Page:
Moonrise Kingdom is about the relationship between two preteens. Did you fall in love at that young of an age?
Yes! With every person that remotely understood me. Head over heels. More so and in a more rapid frequency than now in the time where I’ve really fallen in love and entered relationships. That thing of when you have a crush on someone that tears you apart, that is love. We shouldn’t invalidate that just because we’re little.
We’re all told that’s not real, your first kiss wasn’t that kiss with your third cousin when you were four. It was when you were 15 and kissed that high-school boy. And that’s false. We’re scared of childhood sexuality, because it really brings out the raw, essential nature of sexuality, which,we’re so far removed from in our culture that it just scares us and makes us feel bad, when instead you should think about the purity of child sexuality, because you don’t have it and I don’t have it, because we live in a porn society.

Speaking of porn, didn’t you have an interesting experience with porn last year at Cannes?
Yeah, I was in the Marché [the market section, filled with wacky posters] and I stumbled upon a pavilion filled with 3-D porn. Keep these kids away from that particular pavilion. But it’s the reality that you can’t keep them away from that pavilion. Children will see the world that we create.

What did you learn about 3-D porn from that pavilion?
I think I learned more about thee-dimensional technology and how it’s coming how to exist on a small scale. And they handed out glasses. I don’t think I spent too much time really analyzing, That penis really appears to be protruding from the screen! How impressive is that? I was impressed that all the penises are definitely three-dimensional.

What are you working on after Cannes?
I’ve got The Perks of Being a Wallflower coming out and then in the fall I’m shooting Madame Bovary. I play León [Dupuis], who is the young romantic interest. It’s this girl who’s trying to fulfill this romantic hunger and lust with all of these inappropriate choices, and León is sort of the last hope in the progression of the tragedy that is Madame Bovary, because he’s actually her age. He’s not from this impossible-to-understand aristocracy. He’s just a legal clerk.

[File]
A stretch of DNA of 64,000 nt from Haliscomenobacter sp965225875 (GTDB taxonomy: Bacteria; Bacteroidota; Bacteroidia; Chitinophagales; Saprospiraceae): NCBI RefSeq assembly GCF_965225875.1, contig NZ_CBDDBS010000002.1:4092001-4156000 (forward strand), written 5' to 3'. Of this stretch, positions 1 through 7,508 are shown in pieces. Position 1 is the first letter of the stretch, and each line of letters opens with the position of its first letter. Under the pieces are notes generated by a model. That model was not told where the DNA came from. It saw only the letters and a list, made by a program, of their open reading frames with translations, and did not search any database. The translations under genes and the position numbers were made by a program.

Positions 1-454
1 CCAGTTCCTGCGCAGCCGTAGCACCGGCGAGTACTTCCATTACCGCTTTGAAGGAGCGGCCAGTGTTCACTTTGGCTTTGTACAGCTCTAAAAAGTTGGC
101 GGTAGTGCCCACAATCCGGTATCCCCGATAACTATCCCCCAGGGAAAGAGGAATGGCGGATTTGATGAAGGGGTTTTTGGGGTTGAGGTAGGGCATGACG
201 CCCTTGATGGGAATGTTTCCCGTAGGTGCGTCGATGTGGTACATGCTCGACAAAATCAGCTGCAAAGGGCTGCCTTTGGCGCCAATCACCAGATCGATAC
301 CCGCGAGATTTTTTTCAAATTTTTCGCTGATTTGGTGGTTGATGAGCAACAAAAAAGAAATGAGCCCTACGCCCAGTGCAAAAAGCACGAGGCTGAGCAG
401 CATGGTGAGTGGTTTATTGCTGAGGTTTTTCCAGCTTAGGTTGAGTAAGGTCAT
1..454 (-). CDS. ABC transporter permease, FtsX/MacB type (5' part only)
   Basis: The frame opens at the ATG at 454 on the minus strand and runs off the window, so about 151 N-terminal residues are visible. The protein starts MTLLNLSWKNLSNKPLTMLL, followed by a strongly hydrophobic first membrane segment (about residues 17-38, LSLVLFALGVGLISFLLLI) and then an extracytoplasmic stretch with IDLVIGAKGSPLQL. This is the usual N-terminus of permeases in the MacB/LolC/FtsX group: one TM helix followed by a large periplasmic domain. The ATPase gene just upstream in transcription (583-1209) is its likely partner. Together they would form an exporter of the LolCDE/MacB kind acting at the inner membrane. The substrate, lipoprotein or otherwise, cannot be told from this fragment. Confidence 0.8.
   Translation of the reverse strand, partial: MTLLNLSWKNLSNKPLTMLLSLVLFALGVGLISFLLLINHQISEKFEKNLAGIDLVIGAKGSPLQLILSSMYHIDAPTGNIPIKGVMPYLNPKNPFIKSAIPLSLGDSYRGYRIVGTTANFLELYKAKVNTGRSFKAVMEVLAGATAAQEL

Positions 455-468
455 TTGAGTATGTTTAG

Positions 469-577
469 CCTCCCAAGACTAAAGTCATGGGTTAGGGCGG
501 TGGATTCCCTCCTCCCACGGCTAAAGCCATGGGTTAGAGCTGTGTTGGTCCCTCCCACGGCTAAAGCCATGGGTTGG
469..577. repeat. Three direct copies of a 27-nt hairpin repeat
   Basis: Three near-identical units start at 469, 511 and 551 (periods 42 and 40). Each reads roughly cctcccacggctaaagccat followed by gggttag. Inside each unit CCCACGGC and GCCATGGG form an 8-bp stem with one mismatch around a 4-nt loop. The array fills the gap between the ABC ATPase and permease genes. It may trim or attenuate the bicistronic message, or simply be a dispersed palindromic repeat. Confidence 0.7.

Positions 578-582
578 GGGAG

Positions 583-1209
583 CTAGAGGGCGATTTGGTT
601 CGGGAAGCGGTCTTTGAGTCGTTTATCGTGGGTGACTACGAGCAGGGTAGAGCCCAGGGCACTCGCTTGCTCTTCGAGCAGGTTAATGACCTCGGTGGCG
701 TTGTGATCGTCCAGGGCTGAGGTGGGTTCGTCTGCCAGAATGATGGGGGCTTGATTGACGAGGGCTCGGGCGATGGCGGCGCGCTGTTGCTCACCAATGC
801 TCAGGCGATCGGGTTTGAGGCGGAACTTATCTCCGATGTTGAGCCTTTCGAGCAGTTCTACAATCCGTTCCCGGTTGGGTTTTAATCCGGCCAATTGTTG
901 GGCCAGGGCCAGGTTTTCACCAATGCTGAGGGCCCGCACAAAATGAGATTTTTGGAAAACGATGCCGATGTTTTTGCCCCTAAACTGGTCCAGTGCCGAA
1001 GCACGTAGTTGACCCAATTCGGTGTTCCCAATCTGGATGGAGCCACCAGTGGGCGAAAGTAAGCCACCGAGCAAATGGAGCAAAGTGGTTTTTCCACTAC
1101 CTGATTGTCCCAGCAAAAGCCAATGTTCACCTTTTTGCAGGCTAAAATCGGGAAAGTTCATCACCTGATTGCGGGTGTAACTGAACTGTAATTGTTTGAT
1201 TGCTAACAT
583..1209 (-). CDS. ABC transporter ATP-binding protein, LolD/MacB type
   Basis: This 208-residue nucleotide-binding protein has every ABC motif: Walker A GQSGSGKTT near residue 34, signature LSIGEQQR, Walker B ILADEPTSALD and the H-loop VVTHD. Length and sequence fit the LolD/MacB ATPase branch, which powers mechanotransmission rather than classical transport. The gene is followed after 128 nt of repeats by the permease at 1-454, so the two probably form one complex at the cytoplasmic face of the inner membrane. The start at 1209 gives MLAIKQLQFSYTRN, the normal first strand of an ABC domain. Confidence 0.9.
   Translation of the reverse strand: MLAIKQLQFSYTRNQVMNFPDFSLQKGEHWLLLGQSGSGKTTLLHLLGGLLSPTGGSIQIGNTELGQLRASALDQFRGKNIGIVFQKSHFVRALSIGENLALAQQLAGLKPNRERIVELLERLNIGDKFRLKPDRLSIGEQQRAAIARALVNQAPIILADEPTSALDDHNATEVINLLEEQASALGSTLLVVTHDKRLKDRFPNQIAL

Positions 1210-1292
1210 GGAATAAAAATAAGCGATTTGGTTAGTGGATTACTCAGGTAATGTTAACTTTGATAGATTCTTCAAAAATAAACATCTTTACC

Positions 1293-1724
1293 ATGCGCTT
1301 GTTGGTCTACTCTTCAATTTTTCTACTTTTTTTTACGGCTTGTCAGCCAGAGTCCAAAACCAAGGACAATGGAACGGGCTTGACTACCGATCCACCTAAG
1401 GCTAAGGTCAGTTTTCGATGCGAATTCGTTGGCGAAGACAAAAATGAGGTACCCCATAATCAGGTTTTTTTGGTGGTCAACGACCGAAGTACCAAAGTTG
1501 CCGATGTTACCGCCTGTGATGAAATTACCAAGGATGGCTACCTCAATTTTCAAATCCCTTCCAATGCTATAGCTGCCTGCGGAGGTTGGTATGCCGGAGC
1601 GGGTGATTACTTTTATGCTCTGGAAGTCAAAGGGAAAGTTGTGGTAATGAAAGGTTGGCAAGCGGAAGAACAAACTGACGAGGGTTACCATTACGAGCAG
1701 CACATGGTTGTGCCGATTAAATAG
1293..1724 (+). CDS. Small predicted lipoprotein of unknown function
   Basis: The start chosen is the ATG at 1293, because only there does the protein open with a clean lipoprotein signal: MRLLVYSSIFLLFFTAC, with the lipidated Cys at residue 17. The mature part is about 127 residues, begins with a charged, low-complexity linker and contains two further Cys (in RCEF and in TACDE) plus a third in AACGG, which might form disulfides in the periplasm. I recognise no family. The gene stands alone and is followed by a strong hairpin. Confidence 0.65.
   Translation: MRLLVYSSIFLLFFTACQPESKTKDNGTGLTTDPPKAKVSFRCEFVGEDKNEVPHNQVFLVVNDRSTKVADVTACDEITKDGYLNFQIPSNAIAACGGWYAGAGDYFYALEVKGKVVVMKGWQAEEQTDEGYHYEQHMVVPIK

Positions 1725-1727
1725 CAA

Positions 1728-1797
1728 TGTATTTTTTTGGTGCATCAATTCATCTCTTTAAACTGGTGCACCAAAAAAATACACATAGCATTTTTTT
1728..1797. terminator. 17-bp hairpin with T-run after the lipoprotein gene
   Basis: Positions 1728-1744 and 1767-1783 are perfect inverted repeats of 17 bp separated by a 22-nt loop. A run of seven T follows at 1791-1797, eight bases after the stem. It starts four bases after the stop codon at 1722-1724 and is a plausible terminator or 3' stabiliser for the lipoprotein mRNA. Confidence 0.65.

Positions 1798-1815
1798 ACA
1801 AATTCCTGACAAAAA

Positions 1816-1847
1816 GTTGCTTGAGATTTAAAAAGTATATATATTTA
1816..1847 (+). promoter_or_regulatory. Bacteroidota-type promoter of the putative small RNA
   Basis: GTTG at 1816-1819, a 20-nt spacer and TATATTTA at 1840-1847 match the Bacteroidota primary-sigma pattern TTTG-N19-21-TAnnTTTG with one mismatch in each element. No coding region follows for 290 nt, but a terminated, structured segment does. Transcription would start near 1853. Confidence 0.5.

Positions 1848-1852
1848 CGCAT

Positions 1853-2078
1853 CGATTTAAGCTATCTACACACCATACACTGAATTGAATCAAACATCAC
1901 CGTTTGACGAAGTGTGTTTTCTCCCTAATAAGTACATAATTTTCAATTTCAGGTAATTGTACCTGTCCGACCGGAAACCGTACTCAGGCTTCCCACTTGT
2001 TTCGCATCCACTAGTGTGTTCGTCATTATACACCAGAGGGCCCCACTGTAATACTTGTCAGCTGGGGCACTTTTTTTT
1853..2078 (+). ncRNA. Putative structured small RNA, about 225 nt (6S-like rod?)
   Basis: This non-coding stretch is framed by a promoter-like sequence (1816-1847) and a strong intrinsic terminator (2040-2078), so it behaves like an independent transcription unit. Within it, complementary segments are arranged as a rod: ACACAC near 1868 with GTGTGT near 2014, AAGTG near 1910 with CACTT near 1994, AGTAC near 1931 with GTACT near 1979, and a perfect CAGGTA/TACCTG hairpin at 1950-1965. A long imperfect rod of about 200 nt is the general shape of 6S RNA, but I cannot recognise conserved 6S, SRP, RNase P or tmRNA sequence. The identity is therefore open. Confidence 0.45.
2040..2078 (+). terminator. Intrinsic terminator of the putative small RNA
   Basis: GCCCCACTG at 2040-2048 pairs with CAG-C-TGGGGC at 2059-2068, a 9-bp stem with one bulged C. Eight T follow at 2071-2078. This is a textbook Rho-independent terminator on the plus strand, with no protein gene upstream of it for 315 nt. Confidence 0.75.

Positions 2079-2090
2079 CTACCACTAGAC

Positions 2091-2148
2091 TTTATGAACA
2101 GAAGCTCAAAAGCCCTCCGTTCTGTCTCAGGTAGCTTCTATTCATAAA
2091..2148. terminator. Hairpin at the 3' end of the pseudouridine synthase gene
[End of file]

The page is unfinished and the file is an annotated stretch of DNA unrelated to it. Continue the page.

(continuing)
And Mia Wasikowska is Madame Bovary.
I’ve been a big fan of hers for a long time. I saw this short called “Summer Breaks” before I’d even seen In Treatment. It was at the Berlin Film Festival, and I was like, Whoa, who is this person who is about to dominate this age-range of female acting game? and it was Mia Wasikowska. And then I’m talking with Shion Sono about doing a movie together. He’s this Japanese director who is just a madman. He did Guilty of Romance. He’s making a film about the post-earthquake-tsunami radiation crisis in Japan called The Land of Hope. I saw [his 2001 film] Suicide Club when I was really young and it really disturbed me permanently, which has defined most things that I like as an artist. Edgar Allan Poe became my favorite author when he disturbed me significantly, like Alfred Hitchcock disturbed me significantly. When I was a kid, I was like, Well, those people can do something right because they disturbed me so significantly. He’s planning to make a movie about a Norwegian black metal band called Mayhem that is, in my opinion, the craziest story in rock and roll history. It’s got church burnings, and a former band member murdered a current band member. Basically Shion Sono and I met each other and pretty much exchanged faithful vows, so I’m really excited for that to happen. 

Ezra Miller Didn’t Mean to Corrupt at Cannes